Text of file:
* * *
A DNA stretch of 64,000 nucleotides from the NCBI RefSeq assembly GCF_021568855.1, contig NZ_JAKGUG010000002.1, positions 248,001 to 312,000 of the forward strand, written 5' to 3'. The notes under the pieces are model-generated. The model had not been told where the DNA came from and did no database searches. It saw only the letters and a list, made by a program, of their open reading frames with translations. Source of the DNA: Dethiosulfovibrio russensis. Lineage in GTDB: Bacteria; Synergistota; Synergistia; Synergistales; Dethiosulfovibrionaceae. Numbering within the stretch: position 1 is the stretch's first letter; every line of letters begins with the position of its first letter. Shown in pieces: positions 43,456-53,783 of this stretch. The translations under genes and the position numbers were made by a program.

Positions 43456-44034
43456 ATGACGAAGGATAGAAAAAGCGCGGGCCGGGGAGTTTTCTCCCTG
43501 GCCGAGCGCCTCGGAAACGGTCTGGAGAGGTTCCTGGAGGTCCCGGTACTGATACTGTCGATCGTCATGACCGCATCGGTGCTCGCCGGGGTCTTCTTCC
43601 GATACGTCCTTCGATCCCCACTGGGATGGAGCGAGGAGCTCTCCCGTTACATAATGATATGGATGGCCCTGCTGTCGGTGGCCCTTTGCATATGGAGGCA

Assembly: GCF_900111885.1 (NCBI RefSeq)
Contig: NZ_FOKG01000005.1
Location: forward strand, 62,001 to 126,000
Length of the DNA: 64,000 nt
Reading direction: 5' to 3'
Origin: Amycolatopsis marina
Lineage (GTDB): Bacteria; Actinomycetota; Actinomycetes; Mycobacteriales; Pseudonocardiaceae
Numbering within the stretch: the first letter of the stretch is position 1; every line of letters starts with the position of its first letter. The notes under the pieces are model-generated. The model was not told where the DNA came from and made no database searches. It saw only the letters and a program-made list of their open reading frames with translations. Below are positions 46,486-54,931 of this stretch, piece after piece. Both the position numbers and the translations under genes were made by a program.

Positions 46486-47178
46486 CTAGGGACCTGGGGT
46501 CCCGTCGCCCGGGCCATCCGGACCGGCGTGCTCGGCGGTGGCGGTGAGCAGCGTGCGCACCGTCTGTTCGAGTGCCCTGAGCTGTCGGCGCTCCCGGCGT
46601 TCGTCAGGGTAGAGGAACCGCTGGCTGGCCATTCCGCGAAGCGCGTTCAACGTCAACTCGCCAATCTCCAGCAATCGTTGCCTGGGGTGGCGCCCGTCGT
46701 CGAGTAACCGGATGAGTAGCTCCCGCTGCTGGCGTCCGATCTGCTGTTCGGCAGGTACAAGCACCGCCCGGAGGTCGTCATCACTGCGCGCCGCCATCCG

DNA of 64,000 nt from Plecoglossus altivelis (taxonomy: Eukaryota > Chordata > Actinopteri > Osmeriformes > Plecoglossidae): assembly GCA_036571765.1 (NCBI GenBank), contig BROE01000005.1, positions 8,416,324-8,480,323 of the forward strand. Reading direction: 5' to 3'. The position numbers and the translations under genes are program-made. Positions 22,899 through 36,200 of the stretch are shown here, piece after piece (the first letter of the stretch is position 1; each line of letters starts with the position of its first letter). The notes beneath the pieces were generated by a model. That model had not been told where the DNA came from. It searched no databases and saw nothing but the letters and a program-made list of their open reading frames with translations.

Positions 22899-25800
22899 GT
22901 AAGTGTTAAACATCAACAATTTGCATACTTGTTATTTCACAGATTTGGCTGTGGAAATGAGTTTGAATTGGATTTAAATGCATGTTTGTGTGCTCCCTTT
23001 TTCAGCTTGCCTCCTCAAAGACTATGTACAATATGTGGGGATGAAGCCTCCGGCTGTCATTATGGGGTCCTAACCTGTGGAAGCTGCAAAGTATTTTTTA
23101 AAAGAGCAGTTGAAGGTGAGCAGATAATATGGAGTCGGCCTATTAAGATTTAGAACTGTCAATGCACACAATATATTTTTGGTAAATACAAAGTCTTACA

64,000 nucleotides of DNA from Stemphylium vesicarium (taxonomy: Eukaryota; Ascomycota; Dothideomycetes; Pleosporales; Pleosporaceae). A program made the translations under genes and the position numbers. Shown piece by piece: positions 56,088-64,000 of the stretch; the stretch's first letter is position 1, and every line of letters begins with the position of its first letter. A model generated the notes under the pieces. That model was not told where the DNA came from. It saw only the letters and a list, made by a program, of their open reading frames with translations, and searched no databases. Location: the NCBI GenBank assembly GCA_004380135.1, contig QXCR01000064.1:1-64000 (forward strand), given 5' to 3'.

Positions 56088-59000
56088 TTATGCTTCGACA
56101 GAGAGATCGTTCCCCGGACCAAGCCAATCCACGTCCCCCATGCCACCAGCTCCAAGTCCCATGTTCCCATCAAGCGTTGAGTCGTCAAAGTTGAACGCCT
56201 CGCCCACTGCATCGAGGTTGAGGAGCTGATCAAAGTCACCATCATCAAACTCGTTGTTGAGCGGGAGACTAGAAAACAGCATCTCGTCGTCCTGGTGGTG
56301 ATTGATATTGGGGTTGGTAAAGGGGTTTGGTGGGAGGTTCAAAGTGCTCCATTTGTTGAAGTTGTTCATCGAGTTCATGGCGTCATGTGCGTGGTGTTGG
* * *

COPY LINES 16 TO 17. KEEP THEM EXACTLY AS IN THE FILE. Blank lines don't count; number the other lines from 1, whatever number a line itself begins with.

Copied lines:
46501 CCCGTCGCCCGGGCCATCCGGACCGGCGTGCTCGGCGGTGGCGGTGAGCAGCGTGCGCACCGTCTGTTCGAGTGCCCTGAGCTGTCGGCGCTCCCGGCGT
46601 TCGTCAGGGTAGAGGAACCGCTGGCTGGCCATTCCGCGAAGCGCGTTCAACGTCAACTCGCCAATCTCCAGCAATCGTTGCCTGGGGTGGCGCCCGTCGT